HOPKINTON — The Hopkinton Town Council has sent letters to officials at the U.S. Postal Service, urging them to keep the post office at 482 Main St. open for at least six hours a day. The facility, which currently operates during regular business hours, rents 1,500 square feet of office space and 3,500 feet of parking space at the town-owned Thayer House for $1,070 per month. The lease, in effect since 1995, expires in October 2015.
The Postal Service is closing or reducing the operating hours of post offices across the country as part of an ongoing cost-cutting effort. In addition to the Hopkinton branch, there are three other post offices in town: in Ashaway, Hope Valley and Rockville. The larger Ashaway and Hope Valley branches are expected to remain open, but the Rockville facility, which rents space from a private entity, is also being considered for closure or shorter hours of operation. However, it is the Hopkinton post office that most concerns the town because of its importance to the vitality of the historic village area known as Hopkinton City.
The letters to the Postal Service, dated June 20 and signed by Town Manager William McGarry, explain the reasons for the town’s opposition to closing the post office or reducing its hours of operation. They were sent to several officials: Hopkinton Postmaster Sandra Beaudreau, and Postal Service district manager David Mastroianni, human resources manager Teresa Bruso, and Steven LaChapelle, Providence operations manager.
“Such a move would constitute a severe hardship to the community,” McGarry wrote. “Many town residents and business owners rely on the Hopkinton Branch Office, as evidenced by the constant stream of pedestrian traffic into and out of the building on a daily basis.”
The letters noted that business at the branch had increased this year, with the opening of 12 new post office boxes and a 20 percent increase in revenue over 2013.
Richard Prescott, Hopkinton Historic District Commission chairman, agreed that the Hopkinton post office was an important feature of the historic village’s character, but he added that it had not always been a fixture in town.
“The post office moved around a lot,” he said. “Every time the postmaster changed, the location changed because the postmaster ran it out of their place of business or their house.”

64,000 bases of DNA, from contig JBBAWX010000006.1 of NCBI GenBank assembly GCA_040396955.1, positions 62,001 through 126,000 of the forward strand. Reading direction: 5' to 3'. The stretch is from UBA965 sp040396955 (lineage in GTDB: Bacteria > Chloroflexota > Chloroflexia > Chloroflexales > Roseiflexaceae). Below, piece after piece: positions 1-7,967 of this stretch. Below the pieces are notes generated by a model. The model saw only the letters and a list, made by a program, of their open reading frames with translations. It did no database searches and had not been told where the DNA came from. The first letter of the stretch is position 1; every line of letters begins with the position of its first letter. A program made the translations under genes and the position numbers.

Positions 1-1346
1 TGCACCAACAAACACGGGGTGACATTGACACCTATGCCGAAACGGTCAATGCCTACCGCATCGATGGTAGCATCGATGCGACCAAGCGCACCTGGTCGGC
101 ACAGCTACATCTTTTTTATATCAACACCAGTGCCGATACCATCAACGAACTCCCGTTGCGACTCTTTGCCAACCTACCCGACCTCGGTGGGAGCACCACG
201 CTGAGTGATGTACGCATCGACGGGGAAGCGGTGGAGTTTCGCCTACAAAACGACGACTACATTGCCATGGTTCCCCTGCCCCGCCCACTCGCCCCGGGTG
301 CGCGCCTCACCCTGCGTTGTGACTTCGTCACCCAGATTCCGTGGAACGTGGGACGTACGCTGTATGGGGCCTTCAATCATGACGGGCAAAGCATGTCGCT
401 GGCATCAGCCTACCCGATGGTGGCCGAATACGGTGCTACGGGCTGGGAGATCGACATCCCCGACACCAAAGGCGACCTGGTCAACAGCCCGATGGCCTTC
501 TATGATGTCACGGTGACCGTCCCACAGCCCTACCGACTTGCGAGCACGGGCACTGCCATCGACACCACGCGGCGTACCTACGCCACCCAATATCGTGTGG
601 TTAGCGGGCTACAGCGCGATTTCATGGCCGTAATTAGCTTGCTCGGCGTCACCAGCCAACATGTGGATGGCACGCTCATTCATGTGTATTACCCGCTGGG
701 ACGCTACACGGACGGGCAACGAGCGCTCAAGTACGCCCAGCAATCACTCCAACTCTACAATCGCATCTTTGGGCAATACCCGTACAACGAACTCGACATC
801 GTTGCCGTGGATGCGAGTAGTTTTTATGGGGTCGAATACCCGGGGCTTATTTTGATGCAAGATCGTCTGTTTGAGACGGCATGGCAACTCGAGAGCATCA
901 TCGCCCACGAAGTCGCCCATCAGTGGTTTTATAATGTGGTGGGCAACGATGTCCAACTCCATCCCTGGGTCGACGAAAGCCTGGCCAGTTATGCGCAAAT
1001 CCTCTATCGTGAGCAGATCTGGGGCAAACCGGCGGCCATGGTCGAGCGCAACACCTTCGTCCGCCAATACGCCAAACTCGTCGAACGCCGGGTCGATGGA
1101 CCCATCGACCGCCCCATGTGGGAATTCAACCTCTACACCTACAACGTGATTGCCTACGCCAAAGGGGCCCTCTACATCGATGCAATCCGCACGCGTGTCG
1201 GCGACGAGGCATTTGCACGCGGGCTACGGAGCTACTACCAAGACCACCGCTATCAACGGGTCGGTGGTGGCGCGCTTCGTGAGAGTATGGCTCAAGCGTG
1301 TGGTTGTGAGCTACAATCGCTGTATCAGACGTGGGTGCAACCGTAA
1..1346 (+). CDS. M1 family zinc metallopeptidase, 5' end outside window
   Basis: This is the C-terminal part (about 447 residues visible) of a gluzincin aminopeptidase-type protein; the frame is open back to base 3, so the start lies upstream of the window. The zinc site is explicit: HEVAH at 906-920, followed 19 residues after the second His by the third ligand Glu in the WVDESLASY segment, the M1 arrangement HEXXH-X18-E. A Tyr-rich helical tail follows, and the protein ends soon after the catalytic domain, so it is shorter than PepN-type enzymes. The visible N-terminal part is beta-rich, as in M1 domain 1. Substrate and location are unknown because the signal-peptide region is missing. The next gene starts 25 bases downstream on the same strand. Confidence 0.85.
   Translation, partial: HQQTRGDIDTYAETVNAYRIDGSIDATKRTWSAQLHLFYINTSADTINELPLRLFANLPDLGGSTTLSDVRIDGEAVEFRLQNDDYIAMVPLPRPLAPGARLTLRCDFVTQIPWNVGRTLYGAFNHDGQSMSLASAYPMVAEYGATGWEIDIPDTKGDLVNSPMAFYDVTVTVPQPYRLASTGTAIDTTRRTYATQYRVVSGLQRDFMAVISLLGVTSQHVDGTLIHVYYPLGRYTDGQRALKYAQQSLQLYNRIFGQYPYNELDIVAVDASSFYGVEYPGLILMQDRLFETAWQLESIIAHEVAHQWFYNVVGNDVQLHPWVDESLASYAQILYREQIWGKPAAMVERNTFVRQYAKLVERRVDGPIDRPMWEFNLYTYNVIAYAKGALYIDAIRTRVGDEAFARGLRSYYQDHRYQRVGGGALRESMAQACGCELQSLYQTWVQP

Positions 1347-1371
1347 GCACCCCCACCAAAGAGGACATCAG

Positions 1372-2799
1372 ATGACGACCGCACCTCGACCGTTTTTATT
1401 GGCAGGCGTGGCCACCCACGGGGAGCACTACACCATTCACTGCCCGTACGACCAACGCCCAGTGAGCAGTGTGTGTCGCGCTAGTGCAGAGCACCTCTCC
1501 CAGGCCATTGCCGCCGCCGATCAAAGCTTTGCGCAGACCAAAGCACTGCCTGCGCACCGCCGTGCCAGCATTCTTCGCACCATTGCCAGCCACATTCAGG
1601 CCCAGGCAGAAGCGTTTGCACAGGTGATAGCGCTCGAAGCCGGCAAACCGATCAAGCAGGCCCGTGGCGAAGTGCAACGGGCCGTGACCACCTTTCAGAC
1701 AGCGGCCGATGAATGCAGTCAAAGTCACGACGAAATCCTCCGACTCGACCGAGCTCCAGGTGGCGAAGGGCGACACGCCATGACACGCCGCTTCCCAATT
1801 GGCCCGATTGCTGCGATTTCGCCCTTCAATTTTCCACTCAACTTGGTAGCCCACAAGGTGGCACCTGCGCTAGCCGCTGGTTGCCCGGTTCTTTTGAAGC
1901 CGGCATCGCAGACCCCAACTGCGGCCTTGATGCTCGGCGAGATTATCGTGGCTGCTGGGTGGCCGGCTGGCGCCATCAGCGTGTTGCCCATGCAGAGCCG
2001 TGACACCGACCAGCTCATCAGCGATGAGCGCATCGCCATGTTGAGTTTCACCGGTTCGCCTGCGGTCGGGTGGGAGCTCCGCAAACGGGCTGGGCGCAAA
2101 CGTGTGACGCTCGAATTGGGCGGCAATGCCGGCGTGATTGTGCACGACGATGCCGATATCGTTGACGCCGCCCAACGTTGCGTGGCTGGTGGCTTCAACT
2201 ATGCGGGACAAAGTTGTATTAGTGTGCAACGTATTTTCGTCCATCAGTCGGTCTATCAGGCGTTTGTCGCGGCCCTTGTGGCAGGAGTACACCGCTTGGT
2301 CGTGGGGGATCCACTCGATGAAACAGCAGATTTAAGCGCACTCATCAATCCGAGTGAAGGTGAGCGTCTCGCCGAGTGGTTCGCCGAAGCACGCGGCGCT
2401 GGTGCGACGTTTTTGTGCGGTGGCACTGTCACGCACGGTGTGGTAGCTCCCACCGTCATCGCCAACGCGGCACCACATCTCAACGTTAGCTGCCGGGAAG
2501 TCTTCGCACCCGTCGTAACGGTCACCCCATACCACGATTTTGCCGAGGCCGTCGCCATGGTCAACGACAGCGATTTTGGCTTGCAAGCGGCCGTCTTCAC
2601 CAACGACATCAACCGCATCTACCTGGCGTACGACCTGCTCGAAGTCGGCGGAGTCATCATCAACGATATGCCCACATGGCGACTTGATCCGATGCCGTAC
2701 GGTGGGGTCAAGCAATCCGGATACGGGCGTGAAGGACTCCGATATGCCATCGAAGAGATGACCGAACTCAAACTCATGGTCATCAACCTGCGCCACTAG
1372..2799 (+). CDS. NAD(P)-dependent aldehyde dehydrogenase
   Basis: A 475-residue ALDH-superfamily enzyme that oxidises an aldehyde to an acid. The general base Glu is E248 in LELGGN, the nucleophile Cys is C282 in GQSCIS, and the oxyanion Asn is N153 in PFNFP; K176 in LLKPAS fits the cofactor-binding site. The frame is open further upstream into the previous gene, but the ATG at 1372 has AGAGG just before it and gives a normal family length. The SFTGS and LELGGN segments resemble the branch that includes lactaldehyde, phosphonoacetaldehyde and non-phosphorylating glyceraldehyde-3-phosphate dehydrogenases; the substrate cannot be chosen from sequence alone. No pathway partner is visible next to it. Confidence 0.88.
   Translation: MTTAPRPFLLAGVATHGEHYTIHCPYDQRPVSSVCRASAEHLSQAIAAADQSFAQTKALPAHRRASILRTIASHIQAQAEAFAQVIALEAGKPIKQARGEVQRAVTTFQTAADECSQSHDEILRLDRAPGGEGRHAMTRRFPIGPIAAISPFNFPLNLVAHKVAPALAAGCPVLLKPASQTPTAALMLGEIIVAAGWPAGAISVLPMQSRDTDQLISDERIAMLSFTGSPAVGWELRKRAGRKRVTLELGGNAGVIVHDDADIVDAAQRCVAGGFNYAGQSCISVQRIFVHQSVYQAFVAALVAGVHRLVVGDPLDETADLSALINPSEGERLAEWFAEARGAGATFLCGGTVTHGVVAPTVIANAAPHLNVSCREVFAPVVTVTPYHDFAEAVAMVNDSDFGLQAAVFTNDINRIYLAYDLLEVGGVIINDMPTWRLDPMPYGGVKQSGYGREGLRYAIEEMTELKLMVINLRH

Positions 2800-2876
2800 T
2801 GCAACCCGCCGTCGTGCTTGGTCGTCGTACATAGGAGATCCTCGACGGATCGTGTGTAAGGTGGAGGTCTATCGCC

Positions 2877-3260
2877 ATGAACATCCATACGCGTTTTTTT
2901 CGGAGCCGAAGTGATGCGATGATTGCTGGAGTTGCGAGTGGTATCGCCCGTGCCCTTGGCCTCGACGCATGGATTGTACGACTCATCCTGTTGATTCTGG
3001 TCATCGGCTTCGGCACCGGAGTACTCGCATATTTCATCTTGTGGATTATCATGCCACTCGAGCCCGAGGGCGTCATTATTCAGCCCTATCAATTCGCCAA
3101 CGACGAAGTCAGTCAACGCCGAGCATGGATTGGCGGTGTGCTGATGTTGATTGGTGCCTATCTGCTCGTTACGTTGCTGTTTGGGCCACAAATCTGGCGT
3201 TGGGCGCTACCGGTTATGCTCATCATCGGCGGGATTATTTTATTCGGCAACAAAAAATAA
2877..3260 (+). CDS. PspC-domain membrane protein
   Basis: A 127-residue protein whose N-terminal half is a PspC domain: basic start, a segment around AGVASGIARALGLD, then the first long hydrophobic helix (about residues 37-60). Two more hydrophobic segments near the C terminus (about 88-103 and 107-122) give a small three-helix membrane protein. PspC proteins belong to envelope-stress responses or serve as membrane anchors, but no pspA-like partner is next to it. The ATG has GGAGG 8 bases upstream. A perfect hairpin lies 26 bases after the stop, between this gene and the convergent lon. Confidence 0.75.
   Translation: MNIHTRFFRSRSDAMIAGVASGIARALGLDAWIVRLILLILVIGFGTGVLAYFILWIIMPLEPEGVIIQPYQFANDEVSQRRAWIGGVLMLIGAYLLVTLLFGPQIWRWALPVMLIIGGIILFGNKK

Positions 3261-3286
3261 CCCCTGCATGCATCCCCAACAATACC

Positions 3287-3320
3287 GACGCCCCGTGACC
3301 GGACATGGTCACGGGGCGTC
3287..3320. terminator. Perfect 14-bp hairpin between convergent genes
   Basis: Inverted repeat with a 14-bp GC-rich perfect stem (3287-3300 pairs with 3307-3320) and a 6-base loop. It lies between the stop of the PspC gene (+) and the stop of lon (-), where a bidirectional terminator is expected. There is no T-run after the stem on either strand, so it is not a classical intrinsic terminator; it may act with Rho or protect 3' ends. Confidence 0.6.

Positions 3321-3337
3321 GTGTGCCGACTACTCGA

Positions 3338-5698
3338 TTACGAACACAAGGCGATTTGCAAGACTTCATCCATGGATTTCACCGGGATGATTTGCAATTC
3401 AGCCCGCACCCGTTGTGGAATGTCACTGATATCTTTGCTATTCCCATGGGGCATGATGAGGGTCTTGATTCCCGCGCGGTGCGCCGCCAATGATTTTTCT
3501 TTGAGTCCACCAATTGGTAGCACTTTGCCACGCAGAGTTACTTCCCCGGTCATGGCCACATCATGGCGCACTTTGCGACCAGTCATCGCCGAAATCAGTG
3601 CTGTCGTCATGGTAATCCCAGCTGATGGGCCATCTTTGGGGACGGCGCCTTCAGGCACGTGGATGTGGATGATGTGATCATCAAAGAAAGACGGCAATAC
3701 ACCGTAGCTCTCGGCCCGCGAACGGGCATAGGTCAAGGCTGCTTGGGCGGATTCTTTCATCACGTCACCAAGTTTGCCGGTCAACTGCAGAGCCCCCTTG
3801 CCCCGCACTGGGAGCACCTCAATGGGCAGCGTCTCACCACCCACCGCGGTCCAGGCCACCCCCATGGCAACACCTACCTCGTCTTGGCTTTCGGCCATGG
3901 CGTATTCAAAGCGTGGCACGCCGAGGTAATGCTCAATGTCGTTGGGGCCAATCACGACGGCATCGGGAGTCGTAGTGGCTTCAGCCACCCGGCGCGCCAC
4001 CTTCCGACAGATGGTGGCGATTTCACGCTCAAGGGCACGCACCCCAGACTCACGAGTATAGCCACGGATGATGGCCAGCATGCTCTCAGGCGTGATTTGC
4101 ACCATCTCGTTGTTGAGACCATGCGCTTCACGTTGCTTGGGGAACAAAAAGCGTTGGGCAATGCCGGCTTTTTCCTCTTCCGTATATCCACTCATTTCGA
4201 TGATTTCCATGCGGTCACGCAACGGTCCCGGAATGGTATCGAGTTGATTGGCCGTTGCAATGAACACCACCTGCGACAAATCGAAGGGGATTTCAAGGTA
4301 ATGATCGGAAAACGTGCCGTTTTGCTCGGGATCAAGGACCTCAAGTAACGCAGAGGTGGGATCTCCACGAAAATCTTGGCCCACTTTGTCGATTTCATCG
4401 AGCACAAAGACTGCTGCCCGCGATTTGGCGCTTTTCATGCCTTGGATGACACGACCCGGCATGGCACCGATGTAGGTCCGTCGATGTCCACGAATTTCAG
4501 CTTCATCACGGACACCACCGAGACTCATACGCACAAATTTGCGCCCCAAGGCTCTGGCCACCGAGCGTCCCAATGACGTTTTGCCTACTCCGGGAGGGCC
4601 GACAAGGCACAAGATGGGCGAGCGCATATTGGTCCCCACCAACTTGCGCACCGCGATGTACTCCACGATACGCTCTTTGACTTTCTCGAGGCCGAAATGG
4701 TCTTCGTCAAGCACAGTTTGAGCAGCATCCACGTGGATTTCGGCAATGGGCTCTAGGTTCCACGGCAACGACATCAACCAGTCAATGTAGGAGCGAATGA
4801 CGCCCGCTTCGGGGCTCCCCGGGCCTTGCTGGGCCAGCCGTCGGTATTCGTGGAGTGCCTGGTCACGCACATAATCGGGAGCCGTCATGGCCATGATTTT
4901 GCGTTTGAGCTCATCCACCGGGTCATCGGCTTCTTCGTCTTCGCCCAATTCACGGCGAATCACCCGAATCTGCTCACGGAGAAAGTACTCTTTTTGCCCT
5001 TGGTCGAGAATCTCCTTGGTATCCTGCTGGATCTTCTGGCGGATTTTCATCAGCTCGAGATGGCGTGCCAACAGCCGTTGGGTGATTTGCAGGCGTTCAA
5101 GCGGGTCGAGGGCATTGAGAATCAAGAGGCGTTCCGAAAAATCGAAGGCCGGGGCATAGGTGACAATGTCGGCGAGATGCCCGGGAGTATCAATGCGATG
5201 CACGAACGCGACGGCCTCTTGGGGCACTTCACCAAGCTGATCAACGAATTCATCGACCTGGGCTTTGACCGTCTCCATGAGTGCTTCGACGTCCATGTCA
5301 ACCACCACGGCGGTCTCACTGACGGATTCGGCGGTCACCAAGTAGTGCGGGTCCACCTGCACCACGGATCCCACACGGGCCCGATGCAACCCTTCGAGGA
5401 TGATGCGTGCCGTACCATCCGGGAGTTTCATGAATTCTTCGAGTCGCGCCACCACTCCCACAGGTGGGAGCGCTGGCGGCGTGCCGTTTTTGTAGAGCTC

Doris Silks, who has lived near the post office for 58 years, said she felt it was an integral feature of the town that should remain open on a full-time basis.
“It has historic significance, because it is the oldest post office in town. It is the only one that carries the name of the town. It is centrally located. The others are not. It also services the Town Hall and the municipal offices, so it’s the convenience of being their next door neighbor. If it’s put on a four-hour basis, it becomes part time and we do not have our own postmaster,” she said.
Town Council President Frank Landolfi said he had contacted Sen. Jack Reed, D-R.I., and U.S. Jim Langevin, D-2nd District, to make them aware of the importance of the post office.
“I emailed them to ask them to look into it and see about keeping it open at least six hours, so the postmaster keeps her job and service remains relatively uninterrupted,” he said.
As an additional incentive for keeping the Main Street facility open, Landolfi said the council would consider lowering the rent.
“The council didn’t want to commit to a certain amount, but we added a caveat that if the rent reduction factors into the decision in keeping it open at least six hours, then we’re willing to look at that, but if it’s not, then we’re not going to lower it,” he said.
The Postal Service has scheduled public hearings on the future of the Hopkinton and Rockville post offices. They will take place at Town Hall on July 30 at 1:30 and 2:30 p.m.
Prescott said he didn’t know whether the efforts to keep the post office open would be successful.
“We can make a lot of noise, but whether we’re going to be able to affect a change of their decision from Washington, I don’t know,” he said.
Several Postal Service officials contacted for this article did not respond to requests for comment.